sepal – the outer leaf-like “petals” of the flower that protect the early bud development; can be coloured to work in conjunction with the petals for attraction

scopa – the brush-like areas on the underside of the abdomen, or sides of abdomen and thorax, or the femur area of the legs in some bee species, used for carrying pollen

scutellum – shield shaped exoskeleton plate aft of the scutum and before the metanotum

scutum – the large segment on the top of the thorax between the wings; between the pronotum and the scutellum

second recurrent vein – 2m-cu; the vein immediately below the outer submarginal crossvein; strongly arcuate in the Colletes

solitary – not social and working as an individual without help from others

species – the kind of precise being that an organism is; interbreeds with one another to produce offspring and not ordinarily with other species; the latter half of the scientific bi-nomial name

spermathaeca – an organ female bees have for storing sperm after mating; they can choose to elicit and mix sperm with an egg while ovipositing in order to sex the offspring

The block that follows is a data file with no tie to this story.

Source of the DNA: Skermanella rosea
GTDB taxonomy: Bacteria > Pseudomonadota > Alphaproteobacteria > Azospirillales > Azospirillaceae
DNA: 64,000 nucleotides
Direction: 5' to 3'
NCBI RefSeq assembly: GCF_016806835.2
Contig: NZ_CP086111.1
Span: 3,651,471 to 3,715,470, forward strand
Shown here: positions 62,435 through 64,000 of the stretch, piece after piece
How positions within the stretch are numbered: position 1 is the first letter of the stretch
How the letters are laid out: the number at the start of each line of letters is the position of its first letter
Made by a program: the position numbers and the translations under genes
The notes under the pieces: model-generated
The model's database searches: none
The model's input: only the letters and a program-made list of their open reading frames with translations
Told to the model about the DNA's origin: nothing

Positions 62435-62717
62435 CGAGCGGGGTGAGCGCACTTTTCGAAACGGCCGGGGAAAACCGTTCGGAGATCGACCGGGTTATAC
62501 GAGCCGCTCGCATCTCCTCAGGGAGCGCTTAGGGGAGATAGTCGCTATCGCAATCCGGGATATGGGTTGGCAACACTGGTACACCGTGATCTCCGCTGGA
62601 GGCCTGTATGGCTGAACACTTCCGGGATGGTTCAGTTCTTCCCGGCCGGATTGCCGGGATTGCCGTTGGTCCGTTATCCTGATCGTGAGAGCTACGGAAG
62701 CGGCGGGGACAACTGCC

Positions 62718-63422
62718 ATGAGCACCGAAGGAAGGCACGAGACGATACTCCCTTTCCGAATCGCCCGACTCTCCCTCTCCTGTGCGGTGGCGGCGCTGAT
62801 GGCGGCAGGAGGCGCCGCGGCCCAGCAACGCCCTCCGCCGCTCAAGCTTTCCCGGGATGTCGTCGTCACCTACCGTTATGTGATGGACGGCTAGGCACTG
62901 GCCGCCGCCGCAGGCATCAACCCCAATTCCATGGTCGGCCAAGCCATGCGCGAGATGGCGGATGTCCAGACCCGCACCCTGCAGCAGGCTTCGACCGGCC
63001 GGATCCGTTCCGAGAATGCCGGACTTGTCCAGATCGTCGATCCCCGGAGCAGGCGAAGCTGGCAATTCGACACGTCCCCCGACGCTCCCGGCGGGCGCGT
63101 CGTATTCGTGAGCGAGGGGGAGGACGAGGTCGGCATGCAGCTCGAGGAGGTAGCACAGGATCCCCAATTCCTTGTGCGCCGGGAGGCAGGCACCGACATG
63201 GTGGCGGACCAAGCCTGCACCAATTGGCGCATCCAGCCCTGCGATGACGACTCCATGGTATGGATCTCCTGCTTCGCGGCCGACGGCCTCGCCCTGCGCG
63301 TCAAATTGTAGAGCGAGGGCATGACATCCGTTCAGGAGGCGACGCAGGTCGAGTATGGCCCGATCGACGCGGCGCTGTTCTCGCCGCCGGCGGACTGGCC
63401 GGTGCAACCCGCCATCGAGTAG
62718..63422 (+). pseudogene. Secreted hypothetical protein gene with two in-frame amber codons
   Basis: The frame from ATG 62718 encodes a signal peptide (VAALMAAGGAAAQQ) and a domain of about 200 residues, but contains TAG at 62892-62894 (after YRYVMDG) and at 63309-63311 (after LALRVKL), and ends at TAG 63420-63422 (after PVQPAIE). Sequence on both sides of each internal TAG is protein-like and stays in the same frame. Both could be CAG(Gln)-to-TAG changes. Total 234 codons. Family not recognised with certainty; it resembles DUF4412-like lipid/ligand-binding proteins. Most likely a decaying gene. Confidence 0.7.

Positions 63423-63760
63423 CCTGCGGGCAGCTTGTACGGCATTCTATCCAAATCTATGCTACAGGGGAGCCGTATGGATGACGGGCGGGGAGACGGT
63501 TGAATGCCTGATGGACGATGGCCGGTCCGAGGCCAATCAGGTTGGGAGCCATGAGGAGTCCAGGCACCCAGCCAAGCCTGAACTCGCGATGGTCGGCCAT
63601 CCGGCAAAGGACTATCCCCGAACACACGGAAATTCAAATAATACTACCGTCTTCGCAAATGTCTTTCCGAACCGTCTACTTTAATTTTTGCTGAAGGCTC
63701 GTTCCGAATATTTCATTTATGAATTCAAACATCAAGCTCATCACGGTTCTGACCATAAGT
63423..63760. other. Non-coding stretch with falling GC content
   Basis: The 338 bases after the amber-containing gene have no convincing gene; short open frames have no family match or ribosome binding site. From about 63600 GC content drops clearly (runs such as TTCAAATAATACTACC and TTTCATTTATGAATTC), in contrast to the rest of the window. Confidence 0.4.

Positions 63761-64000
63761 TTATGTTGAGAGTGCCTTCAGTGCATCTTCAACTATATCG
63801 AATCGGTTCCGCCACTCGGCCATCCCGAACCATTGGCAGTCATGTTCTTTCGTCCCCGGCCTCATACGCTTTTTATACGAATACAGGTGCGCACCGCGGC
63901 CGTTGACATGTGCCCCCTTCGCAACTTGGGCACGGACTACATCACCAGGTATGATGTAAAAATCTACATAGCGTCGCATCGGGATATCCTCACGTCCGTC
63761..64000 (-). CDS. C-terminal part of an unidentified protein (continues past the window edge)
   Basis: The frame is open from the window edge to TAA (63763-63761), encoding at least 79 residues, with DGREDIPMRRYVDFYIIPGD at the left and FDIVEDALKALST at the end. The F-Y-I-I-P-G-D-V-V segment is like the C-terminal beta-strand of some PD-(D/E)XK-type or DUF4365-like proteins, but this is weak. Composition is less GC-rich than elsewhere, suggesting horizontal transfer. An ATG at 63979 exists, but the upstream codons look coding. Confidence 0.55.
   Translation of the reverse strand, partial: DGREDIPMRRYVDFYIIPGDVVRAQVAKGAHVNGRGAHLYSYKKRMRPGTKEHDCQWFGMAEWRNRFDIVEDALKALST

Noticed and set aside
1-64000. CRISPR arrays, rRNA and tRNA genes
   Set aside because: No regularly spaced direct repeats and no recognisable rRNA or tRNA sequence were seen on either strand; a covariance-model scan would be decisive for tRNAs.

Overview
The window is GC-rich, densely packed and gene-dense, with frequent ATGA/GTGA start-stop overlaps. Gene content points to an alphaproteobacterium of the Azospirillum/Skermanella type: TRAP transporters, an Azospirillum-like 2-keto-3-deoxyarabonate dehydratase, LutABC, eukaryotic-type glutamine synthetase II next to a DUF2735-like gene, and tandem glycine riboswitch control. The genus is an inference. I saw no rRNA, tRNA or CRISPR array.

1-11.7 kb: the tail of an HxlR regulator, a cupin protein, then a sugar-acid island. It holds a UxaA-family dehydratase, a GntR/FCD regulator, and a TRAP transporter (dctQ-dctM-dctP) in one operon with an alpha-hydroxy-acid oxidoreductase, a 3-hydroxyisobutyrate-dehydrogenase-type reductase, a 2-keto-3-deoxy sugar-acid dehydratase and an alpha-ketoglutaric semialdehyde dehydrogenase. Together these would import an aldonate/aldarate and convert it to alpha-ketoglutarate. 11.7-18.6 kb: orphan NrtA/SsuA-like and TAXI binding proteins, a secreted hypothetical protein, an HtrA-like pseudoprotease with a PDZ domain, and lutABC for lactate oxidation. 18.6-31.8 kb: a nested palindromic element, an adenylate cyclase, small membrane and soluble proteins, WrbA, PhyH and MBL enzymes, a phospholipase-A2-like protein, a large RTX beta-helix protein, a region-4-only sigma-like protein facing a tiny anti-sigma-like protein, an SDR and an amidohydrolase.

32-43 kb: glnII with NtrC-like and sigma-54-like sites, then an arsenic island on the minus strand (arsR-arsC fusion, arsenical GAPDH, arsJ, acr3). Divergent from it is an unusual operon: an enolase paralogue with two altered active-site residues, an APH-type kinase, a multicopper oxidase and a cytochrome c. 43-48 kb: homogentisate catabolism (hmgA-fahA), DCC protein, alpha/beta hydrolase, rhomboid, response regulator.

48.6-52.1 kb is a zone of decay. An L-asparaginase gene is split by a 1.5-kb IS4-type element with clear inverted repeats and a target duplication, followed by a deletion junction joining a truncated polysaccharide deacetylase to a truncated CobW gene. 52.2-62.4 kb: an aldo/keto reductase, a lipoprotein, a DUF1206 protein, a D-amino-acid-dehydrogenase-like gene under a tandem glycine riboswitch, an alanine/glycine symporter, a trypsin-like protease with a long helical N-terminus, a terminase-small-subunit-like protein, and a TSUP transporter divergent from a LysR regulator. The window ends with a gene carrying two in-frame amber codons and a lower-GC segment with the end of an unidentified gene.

spheciformes   a loose grouping of the wasp division after the superfamily Apoidea used to separate out the apiformes or bees closely related to the wasps.

spiracles – the holes or openings in the bee's exoskeleton for the respiration system called the trachea

sternum – the underside segments of the abdomen

stigma – the thickened dark coloured spot or cell(s) in the fore wing just behind the costal cell along the leading edge

stomata – the respiration openings on the surface of leaves for direct oxygen and carbon dioxide exchange; similar to the spiracles on insects exoskeleton

strigilis – the grooved hairy area between the femur and tibia in some bee's fore legs used for running their antennae through for cleaning

submarginal cells – the two or three cells of the fore wing immediately behind the marginal cell

submarginal crossveins – veins running between the radial sector vein (Rs) and the first and second recurrent veins (1st and 2nd m-cu) forming the submarginal cells